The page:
Things to Do in Townsville
Castle Hill is a 938-foot (286-meter), pink granite, heritage-listed hill that stands behind central Townsville. It’s a popular lookout point with sweeping views of Townsville, the ocean, and Magnetic Island. The hill also offers 15 different hiking trails of various levels of difficulty.
The Strand is Townsville’s 1.3-mile (2.2-kilometer beach, stretching from Kissing Point Fortification in the north to Breakwater Marina in the south. As well as clean golden sands and the warm sea, visitors can enjoy fishing, kids’ playgrounds, open-air pools, a waterpark, dining with a view, walking along the promenade, and more.
Townsville’s close proximity to the Great Barrier Reef has made it a destination for underwater adventurers. Travelers from across the globe gather here to don wetsuits and oxygen tanks in search of some of the most memorable deep-sea landscapes on earth.
Perhaps no dive is more famous than SS Yongala. It sends travelers far below the surface of the sea and more than 100 years back in time to 1911, when this notorious ship sank—along with all of its 122 passengers—in a massive ocean storm.
Today divers can explore the coral encrusted remains of this great ship while taking in the typical stingrays, tropical fish and sea turtles of standard dives. Travelers say that an impressive amount of ocean life paired with an up-close look the wreckage of one of Australia’s most famous nautical tragedies make this a truly memorable experience.
Orpheus Island, or Goolboddi in the local Aboriginal language, is a private island in the Great Barrier Reef, off the coast of tropical Northern Queensland. Most of the island is part of the Orpheus Island National Park. There are beautiful coral reefs in the shallow waters offshore from white-sand beaches. There is one luxury resort and three campgrounds to stay at.
In the language of the local Nywaigi Aboriginal people, the Paluma Range is known as Munan Gumburu, or “misty mountains”—a fitting name for a place largely made up of dense rain forest with frequent atmospheric fog, especially in the morning. Travelers head to the park to hike, swim, and see the waterfalls.
Northern Queensland’s Billabong Sanctuary replicates a natural Australian billabong, or watering hole, where a range of native Australian animals live. Visitors see koalas, wombats, crocodiles, snakes, parrots, and more on a tour of the park and also enjoy wildlife talks and animal feedings.
Possibly the next best thing to the Great Barrier Reef, the enormous tank at Townsville’s Reef HQ houses the world’s largest living coral reef within an aquarium. Enjoy close-up views of sharks, more than 150 species of fish, and around 120 species of coral—without having to get wet.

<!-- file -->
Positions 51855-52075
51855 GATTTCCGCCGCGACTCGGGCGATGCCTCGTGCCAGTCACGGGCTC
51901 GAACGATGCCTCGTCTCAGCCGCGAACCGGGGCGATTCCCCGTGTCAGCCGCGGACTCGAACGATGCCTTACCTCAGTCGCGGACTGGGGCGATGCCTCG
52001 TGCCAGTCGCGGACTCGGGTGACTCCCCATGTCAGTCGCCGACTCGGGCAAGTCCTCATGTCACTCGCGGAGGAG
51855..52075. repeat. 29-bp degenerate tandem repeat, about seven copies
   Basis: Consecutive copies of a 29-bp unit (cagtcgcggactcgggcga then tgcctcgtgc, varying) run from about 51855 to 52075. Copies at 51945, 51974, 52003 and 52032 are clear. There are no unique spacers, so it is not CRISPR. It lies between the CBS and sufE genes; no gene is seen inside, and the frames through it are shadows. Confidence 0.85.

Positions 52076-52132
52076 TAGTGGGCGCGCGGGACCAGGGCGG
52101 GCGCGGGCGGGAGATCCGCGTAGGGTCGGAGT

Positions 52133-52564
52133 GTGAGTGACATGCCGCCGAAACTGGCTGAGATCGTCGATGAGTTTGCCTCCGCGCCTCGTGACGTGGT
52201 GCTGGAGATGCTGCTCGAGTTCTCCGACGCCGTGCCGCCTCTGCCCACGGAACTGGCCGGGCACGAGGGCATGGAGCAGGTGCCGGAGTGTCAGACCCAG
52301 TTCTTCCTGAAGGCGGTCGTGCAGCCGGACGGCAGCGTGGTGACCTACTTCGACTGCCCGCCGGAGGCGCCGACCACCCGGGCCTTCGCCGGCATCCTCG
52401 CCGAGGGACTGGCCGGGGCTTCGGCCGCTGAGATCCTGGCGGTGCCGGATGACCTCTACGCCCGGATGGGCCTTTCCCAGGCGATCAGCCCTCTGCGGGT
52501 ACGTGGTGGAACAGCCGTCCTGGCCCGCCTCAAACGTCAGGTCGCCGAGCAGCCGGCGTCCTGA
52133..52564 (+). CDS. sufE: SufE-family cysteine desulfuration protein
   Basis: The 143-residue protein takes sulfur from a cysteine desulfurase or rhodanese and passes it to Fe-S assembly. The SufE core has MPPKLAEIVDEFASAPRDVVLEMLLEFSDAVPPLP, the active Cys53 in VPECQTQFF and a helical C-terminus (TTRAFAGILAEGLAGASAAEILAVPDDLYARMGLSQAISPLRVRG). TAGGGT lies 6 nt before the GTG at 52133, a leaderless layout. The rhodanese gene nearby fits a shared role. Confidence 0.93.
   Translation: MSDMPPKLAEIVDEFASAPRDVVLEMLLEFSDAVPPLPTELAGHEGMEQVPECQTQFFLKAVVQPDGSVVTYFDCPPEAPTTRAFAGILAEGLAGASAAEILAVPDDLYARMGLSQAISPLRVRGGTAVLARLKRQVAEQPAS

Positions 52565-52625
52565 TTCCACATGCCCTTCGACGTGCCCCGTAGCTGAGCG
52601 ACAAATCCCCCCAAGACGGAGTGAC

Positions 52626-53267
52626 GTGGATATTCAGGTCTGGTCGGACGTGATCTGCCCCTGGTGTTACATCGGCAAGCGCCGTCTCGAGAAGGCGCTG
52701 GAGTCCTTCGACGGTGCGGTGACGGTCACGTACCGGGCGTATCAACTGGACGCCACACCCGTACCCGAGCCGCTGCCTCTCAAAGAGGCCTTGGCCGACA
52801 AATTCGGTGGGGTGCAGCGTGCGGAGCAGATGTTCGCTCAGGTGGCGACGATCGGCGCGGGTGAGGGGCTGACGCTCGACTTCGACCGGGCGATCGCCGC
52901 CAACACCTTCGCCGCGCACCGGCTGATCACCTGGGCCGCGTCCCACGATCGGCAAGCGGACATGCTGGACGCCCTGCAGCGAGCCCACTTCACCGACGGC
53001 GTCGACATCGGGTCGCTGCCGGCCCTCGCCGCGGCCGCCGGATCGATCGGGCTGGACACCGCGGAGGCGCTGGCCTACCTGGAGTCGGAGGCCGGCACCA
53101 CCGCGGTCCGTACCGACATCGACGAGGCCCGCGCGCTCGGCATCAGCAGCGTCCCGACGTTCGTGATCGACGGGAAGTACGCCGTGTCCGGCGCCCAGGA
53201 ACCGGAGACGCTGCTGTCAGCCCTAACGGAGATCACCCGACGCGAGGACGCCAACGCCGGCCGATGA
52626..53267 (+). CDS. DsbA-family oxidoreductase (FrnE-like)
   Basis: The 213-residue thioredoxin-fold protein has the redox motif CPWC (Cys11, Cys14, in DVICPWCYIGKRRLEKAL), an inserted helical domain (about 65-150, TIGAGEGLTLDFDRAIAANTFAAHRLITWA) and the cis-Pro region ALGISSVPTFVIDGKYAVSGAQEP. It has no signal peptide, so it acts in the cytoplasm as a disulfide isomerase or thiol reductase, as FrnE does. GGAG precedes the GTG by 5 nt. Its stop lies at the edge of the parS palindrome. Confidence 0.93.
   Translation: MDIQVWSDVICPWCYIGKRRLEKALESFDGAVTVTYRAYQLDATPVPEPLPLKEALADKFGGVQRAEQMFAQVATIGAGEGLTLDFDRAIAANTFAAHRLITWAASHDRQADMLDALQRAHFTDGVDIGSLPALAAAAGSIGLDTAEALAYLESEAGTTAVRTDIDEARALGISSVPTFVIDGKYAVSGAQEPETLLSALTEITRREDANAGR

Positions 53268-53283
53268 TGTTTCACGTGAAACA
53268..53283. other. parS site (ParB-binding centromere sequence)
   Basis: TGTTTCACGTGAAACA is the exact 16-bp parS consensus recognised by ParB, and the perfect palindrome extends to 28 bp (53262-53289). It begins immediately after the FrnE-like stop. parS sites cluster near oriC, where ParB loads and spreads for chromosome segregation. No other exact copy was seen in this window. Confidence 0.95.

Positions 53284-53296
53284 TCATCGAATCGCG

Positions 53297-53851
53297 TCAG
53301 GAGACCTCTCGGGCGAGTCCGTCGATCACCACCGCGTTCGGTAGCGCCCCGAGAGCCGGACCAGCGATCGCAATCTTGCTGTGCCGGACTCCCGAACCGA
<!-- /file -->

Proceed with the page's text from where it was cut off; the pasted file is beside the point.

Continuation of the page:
Learn about the history, culture, and environment of Northern Queensland at the Museum of Tropical Queensland. A branch of the Queensland Museum Network, this government-run museum educates locals and visitors about this unique part of the country through permanent exhibits, temporary exhibits, talks, and tours.
With more than 300 varieties of palms on display over 42 acres (17 hectares, Townsville’s The Palmetum represents almost every species of palm that exists throughout the world. Visitors can meander along walking paths through the trees and admire the tropical birds that thrive in this lush tropical environment.
Prior to the advent of rail in Australia, Townsville was an outpost in Northern Queensland that could only be reached by sea. Ships and lightkeepers were essential to the region’s connection with the rest of the world, and this small museum in central Townsville explores the area’s lengthy past with ships, sailors, and the sea. Shaped like the bow of theSS Yongala—a passenger ship that mysteriously sank off the coast in 1911—the museum features a fascinating exhibit on theSS Yongala itself, from its construction in England to its service in Australia and its discovery in 1958. History buffs will also find the historic Bay Rock Lighthouse, which was originally built on Magnetic Island in 1886. It was one of Queensland’s first lighthouses, and was manned by lightkeepers until tragedy struck in March of 1920. Today the dome of the original lighthouse is on display at the museum, nearby a boat shed that houses a lifeboat that was used in the filmAustralia. The main attraction of the museum, however, is the fleet of model ships, which are fantastically detailed and constructed using the same designs as the originals. TheHMAS Townsville is also docked in the creek outside the museum—a haven of maritime history and heritage in the heart of bustling Townsville.